Legendary Japanese studio Toho plans to make another Godzilla movie

Will a modern Japanese version of Godzilla be better than Hollywood's recent attempts?

 

Gavia Baker-Whitelaw

Internet Culture

Published Dec 8, 2014   Updated Mar 1, 2020, 3:17 pm CST

Godzilla has been featured in 28 movies by the Japanese studio Toho, and after a brief sojourn to Hollywood, the iconic monster is returning home.

Toho announced on Monday that it would release a new Godzilla film in 2016, 12 years after its most recent (and supposedly last ever) effort. According to the BBC, Toho’s decision to bring back Godzilla was partly due to modern innovations in CGI and special effects.

Godzilla movies are a genre unto themselves, spanning six decades since the original film by Ishiro Honda came out in 1954. But while the franchise has always been a huge success in Japan, the recent Hollywood reboots inspired more mixed reactions. Gareth Edwards’ 2014 Godzilla focused on its human protagonists for an hour before introducing the title character, who then spent most of the time being viewed from a distance through a haze of dust. The movie did well at the box office, but Godzilla aficionados were not impressed.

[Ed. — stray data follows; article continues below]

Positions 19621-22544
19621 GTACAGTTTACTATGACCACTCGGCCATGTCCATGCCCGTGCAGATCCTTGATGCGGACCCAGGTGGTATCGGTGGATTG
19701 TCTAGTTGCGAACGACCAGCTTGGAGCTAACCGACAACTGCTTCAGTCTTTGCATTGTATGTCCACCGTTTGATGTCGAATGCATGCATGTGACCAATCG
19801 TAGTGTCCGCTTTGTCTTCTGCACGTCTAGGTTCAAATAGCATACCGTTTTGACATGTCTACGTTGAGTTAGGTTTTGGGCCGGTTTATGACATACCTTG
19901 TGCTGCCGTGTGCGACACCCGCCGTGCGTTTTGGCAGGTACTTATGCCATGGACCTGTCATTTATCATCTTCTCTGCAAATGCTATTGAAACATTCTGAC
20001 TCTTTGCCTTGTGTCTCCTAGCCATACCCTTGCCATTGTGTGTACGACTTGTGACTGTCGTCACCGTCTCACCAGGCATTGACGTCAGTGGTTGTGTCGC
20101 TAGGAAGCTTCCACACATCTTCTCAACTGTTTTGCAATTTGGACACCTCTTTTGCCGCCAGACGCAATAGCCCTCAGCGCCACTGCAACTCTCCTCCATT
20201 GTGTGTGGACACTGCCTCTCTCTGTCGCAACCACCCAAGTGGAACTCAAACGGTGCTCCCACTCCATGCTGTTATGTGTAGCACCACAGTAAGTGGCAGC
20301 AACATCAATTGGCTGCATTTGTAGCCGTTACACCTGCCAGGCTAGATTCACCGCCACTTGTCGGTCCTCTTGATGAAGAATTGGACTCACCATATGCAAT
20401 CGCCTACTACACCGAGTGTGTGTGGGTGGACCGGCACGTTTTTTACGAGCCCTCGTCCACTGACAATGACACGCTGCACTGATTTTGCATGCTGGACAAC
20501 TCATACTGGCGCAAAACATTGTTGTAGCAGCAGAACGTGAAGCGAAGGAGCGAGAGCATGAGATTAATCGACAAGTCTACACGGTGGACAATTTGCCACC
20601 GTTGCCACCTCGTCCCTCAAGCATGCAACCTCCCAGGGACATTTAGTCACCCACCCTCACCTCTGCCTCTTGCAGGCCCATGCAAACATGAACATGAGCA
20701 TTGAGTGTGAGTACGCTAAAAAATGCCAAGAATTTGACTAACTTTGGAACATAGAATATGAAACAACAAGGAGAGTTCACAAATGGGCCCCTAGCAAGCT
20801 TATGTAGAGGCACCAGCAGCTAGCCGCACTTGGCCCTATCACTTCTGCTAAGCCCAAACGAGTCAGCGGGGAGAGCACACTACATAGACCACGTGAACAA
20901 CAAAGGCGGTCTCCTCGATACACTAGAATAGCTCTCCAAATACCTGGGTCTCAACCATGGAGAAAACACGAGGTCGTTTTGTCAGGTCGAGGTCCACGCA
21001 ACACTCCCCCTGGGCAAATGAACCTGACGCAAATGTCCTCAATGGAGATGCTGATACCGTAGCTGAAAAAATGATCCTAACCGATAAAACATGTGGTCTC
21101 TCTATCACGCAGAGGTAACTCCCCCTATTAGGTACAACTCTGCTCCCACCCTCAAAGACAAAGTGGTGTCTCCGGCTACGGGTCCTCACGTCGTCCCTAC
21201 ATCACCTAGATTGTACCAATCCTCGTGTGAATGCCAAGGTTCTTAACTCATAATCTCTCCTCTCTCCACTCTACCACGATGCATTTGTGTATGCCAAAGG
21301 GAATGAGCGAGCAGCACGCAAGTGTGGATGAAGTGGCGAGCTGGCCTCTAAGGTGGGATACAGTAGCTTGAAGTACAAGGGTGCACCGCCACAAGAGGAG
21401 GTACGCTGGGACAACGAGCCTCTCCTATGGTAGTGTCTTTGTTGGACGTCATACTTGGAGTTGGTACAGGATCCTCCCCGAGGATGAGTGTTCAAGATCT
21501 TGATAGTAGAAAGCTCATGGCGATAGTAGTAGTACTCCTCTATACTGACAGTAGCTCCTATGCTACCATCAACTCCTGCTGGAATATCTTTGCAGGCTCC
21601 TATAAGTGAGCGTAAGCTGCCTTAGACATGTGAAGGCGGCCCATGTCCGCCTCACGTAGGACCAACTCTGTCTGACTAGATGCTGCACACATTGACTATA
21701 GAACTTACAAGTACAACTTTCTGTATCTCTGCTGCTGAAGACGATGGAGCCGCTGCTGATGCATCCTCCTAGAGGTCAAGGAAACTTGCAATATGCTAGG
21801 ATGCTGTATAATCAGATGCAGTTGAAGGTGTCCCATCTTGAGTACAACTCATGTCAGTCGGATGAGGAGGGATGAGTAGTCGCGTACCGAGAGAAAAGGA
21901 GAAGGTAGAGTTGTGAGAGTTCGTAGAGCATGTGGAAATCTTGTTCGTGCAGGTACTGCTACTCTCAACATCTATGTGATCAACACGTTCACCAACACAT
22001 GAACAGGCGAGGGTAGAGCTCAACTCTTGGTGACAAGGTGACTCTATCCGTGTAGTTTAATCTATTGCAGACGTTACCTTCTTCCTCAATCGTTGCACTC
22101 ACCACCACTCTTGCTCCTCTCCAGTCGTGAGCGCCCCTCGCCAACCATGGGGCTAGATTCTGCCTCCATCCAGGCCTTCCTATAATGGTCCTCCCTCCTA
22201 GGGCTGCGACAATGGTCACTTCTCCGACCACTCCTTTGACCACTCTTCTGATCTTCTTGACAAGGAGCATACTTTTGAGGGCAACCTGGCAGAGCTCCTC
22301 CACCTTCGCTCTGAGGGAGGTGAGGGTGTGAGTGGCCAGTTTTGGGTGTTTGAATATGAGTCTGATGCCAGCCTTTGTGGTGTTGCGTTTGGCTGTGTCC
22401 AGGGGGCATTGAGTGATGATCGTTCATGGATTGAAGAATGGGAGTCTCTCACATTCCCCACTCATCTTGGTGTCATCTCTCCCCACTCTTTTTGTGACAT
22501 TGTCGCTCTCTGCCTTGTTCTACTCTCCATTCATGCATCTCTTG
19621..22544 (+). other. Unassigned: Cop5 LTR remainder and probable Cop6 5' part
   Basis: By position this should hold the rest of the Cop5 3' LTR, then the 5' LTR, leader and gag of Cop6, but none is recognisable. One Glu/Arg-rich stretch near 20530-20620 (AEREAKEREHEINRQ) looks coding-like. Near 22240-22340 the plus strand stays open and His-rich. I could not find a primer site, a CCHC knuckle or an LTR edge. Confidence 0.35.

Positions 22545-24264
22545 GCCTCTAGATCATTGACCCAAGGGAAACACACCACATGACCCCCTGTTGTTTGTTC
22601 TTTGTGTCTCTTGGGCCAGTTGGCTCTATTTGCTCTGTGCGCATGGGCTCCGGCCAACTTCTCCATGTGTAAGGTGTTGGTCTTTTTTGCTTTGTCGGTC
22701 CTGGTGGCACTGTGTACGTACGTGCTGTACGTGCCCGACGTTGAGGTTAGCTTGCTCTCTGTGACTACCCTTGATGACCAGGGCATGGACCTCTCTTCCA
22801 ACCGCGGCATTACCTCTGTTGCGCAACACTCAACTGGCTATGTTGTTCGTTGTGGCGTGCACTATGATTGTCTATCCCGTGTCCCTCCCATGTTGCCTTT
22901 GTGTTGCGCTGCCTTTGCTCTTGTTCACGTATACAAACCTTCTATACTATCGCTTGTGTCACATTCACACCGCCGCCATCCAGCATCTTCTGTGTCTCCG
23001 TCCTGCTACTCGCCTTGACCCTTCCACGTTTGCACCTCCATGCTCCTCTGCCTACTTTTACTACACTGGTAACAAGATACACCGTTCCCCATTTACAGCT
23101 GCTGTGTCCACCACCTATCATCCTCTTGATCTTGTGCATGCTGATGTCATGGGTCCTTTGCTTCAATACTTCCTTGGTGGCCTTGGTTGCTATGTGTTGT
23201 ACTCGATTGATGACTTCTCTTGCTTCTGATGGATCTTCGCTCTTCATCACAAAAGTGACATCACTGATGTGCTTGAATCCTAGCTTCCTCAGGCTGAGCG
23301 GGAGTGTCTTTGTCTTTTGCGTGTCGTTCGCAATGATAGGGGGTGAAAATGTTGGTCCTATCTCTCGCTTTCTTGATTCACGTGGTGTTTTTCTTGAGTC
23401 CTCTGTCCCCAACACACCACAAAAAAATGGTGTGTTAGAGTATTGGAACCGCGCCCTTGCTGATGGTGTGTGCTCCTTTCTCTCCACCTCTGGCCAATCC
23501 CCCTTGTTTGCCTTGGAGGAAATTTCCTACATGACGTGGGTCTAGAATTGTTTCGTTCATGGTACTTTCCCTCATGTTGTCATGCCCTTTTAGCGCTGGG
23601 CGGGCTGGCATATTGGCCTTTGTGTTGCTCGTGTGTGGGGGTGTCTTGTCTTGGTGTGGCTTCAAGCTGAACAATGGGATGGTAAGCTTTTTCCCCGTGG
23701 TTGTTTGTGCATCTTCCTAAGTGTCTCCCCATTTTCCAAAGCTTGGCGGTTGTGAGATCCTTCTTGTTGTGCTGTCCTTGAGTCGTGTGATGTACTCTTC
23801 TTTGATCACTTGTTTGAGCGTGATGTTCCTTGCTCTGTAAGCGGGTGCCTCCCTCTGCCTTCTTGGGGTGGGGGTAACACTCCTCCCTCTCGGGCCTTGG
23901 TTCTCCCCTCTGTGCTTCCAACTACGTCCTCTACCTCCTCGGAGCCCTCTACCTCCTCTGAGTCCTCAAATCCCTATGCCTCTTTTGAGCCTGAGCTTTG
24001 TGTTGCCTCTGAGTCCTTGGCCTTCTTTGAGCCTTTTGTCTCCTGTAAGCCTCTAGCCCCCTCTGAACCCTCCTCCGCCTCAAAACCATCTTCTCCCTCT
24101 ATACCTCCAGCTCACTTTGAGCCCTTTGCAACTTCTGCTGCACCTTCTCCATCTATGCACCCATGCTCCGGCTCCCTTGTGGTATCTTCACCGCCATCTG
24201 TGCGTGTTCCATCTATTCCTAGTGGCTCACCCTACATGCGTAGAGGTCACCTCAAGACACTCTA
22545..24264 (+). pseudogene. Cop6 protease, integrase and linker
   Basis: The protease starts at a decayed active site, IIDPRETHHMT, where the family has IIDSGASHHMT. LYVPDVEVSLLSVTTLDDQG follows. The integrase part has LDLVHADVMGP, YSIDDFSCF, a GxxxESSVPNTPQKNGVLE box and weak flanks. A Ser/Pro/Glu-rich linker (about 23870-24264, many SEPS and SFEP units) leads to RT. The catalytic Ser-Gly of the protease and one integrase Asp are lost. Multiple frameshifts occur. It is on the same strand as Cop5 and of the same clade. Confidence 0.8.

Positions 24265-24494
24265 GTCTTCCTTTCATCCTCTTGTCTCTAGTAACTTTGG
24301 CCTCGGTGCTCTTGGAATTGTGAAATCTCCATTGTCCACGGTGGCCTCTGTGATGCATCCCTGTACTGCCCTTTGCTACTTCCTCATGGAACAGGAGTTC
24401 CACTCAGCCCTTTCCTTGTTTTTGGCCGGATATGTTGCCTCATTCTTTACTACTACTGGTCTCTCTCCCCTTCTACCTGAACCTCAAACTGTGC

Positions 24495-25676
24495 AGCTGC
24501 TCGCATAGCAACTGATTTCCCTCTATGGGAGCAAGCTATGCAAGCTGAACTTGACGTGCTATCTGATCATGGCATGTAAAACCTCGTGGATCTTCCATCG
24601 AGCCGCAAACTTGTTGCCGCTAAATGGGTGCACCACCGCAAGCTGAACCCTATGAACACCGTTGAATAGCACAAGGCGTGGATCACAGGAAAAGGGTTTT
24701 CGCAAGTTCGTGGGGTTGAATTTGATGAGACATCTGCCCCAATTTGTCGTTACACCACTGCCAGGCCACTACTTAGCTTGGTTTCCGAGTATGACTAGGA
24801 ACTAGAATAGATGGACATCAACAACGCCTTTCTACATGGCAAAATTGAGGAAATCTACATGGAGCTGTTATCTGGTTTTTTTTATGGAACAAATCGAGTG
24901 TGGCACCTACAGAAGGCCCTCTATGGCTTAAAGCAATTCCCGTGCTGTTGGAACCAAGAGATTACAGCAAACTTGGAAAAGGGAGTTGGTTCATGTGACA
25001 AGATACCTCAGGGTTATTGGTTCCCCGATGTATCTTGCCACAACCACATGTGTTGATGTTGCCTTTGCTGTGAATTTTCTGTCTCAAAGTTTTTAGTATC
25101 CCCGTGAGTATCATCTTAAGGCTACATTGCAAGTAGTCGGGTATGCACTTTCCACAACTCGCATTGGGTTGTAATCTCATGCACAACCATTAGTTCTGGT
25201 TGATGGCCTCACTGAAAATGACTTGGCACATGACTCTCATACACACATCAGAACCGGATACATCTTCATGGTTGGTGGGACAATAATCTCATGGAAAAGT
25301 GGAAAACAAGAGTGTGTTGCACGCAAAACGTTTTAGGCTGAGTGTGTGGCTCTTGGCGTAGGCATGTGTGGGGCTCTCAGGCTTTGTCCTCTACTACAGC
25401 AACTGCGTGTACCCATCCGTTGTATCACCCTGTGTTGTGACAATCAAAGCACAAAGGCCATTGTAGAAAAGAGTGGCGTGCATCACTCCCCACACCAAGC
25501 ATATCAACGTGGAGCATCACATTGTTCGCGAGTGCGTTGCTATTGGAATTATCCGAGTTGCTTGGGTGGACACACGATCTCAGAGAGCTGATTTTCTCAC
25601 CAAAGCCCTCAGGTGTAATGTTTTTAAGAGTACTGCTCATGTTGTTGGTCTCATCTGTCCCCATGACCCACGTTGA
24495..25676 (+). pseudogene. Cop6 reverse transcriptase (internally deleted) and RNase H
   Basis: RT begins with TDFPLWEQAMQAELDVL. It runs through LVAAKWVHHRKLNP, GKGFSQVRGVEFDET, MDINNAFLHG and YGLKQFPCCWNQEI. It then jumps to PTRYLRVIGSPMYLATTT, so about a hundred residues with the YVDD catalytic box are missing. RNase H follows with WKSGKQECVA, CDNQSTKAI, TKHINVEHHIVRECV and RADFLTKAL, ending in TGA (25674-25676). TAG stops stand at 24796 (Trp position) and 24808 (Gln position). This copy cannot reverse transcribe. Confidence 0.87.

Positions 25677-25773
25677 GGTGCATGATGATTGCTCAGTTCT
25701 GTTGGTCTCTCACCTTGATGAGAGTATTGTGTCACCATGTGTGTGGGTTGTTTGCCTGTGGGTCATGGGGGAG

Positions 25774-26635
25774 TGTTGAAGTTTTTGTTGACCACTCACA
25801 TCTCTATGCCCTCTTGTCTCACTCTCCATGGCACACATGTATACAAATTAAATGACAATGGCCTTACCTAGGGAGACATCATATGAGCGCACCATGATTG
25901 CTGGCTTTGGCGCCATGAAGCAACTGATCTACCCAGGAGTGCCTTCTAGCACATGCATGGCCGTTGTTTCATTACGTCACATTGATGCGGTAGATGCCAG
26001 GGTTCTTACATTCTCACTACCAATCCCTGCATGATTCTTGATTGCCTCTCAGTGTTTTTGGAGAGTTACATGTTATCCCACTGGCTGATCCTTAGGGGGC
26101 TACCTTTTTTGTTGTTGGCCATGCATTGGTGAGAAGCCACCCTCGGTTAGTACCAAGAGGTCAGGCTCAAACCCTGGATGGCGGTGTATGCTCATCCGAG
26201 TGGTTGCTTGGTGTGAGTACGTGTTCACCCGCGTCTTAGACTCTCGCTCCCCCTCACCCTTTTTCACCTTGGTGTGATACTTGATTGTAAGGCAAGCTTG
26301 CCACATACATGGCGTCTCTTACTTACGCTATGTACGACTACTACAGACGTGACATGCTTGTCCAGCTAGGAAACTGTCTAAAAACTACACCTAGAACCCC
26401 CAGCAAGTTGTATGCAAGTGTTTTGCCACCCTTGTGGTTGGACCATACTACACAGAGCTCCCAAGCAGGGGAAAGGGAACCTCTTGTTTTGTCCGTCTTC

More importantly from Toho’s perspective, Gareth Edwards’ interpretation failed to tackle one of the central themes of classic Godzilla movies, the danger of nuclear weapons. With its generic action hero (muscular military dude Ford Brody, played by Aaron Taylor Johnson), it was just very American. Basically, it proved that people would still pay money to see Godzilla movies, but that there’s definitely a niche for a more traditional Japanese version, this time using modern special effects.

Since Edwards’ Hollywood sequel is due out in 2018 and Toho is aiming for a 2016 release date for their own reboot, there will be plenty of time to compare.

Photo via Snek01/Wikimedia, Public Domain

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*First Published: Dec 8, 2014, 4:13 pm CST